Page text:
Eduardo Mendoza: El rey recibe [The King Receives]
This is apparently the first book of a trilogy entitled Las Tres Leyes del Movimiento [The Three Laws of Motion], covering the main events in Spain of the second half of the twentieth century. As we shall see, Mendoza and his narrator throw in a few references to changes happening in Spain and elsewhere during that period.
The book opens in 1968 in, as usual with Mendoza, Barcelona. Our hero/narrator is Rufo Batalla, he had studied Germanic languages in Barcelona. As we shall see languages are fairly important in this book as not only does Rufo speak English and French, each chapter is headed with a quotation, often in English or French and occasionally German and Catalan, rather than Spanish, starting with one (in English) from Tarzan of the Apes. The source of the quotations is not given so Mendoza is presumably showing off his knowledge while we have to revert to Google.
After his studies he spends a year in London. On return to Barcelona he manages to get a job as a journalist. He has no ambitions to be a journalist – he wants to write novels – but it is a start. Celebrity gossip and associated magazines were just starting in Spain at this time, though tended to be limited to film stars, mainly foreign, royalty and the like. However,he is sent off to Majorca, where a foreign prince is to marry an Anglo-French aristocrat, to cover the wedding.
He arrives the night before, meets a (foreign) damsel in distress, spends some time with her and does not get much sleep so that he is tired the next day. He gets to the wedding, sits down in a deckchair and falls asleep. He is woken by what seem to be police In Spain, in those days, you did not argue with the police. It seems that he has missed the wedding. He is taken away and locked in a room. He is only rescued later that evening when two of the alleged police officers returns with another man who introduces himself as Tadeusz Maria Clementij Tukuulo, Bobby to his friends. He is the prince bridegroom. We learn that he is the Prince of Livonia, currently occupied by the Soviet Union. We learn a great detail about the (fictitious) history of Livonia much later in the book.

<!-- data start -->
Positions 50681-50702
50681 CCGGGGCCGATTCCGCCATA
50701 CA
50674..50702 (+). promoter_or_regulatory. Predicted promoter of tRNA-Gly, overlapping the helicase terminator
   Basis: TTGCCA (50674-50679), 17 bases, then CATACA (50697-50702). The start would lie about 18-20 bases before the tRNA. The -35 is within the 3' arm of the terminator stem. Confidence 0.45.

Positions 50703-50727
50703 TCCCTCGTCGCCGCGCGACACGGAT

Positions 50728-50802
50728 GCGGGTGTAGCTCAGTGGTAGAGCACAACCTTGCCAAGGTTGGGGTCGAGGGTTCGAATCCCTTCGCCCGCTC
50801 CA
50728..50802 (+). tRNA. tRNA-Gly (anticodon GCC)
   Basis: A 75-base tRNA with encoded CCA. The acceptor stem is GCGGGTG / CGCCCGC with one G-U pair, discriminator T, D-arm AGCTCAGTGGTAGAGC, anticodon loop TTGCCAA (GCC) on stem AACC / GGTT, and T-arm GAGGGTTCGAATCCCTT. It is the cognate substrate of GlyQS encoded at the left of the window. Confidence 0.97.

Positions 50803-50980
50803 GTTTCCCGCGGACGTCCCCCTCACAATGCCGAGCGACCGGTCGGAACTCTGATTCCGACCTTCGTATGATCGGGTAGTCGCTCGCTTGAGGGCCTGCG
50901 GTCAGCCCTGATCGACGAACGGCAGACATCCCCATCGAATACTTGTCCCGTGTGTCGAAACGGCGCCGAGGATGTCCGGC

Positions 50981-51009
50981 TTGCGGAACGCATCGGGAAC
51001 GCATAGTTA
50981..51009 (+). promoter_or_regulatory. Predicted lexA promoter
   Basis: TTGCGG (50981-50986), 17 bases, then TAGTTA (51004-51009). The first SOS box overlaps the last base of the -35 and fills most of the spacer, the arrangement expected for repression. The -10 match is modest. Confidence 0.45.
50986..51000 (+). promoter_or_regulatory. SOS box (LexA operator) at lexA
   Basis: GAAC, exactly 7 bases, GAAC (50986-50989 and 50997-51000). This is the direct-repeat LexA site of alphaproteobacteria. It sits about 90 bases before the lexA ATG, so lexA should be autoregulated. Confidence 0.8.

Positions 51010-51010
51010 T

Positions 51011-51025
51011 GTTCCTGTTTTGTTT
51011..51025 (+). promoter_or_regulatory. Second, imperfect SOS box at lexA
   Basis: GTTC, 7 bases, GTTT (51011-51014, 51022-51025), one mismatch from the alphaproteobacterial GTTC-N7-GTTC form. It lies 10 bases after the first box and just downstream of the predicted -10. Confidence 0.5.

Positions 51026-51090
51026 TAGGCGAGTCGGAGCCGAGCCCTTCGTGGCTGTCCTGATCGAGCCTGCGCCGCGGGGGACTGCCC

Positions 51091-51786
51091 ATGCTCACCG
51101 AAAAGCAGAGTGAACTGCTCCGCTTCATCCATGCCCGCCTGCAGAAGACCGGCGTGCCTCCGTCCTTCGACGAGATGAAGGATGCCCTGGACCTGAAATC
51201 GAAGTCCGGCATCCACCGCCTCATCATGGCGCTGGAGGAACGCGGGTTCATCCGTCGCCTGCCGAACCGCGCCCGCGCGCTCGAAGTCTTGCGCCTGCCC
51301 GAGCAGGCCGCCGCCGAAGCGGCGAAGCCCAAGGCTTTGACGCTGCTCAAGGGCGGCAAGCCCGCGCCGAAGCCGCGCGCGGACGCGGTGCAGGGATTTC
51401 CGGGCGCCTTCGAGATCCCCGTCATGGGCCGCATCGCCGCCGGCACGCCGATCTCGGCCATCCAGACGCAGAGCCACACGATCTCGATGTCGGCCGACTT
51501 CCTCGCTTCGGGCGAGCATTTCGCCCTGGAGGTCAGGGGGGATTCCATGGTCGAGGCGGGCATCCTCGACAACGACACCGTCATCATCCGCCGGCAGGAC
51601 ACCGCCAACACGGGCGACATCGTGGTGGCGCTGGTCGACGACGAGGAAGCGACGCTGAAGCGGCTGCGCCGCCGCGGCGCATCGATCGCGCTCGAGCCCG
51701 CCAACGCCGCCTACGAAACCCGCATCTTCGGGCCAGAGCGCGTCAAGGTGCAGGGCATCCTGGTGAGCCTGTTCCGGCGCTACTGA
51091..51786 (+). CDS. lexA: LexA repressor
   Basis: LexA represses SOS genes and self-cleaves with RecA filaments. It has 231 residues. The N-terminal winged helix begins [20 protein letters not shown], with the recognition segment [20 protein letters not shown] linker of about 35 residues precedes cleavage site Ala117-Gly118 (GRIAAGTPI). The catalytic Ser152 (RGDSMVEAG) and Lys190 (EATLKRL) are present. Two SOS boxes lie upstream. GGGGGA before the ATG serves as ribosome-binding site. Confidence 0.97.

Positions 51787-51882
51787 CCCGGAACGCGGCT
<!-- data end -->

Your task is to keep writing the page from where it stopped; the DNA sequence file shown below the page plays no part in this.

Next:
We learn Bobby’s story. Though it is his wedding night he seems more interested in our hero than his bride and the two get on well, despite their political differences (Rufo is very left-wing, Bobby very right-wing). Rufo is helped by getting an exclusive interview.
Our hero manages a journey to Czechoslovakia and East Germany where he see for himself the grimness of Communism. Back home he is offered a job running a gossip magazine, which he accepts because it is more money and gives him more freedom.
While this has been going on, we learn about changes in Spain, particularly greater press freedom (though censorship is still in force) and greater sexual freedom. Indeed, he describes his own situation with regard to the latter in some detail.
However, he is not happy in Spain. Spain is dull compared to other parts of Western Europe and North America, so he manages to get a job with the Spanish Chamber of Commerce in New York. We follow his life in New York. He has been warned that New York is dirty and dangerous but also exciting. He seems to find neither. Most of the people he meets are Spanish. He has a messy but not terribly interesting love life. Late in the book he will come into contact with the prince again but, apart from that, not a great deal happens to him. New York had seemed a place full of promise but I spent weeks and months without those promises materialising. He does follow events in the US (Watergate, the Stonewall Riots) but disconnects from Spain, despite most of his colleagues and acquaintances being Spanish.
This was a very disappointing book, compared to his earlier ones. Rufo, by his own admission, is not a very interesting person and he fully lives up to these claims. There is not much of a plot, apart from his essentially dull and dreary life. His three meetings with the prince are not terribly exciting. There is no mystery, compared to the ones in his previous books and the characters in this book are not very interesting, either. Yes, we have as promised, a sort of glimpse of what is going on – Watergate and Stonewall in the US, Spain as dull as ditch water, though we do have the assassination of Luis Carrero Blanco. The book has not been translated into another language and, frankly, I am not surprised.
First published 2018 by Seix Barral
No English translation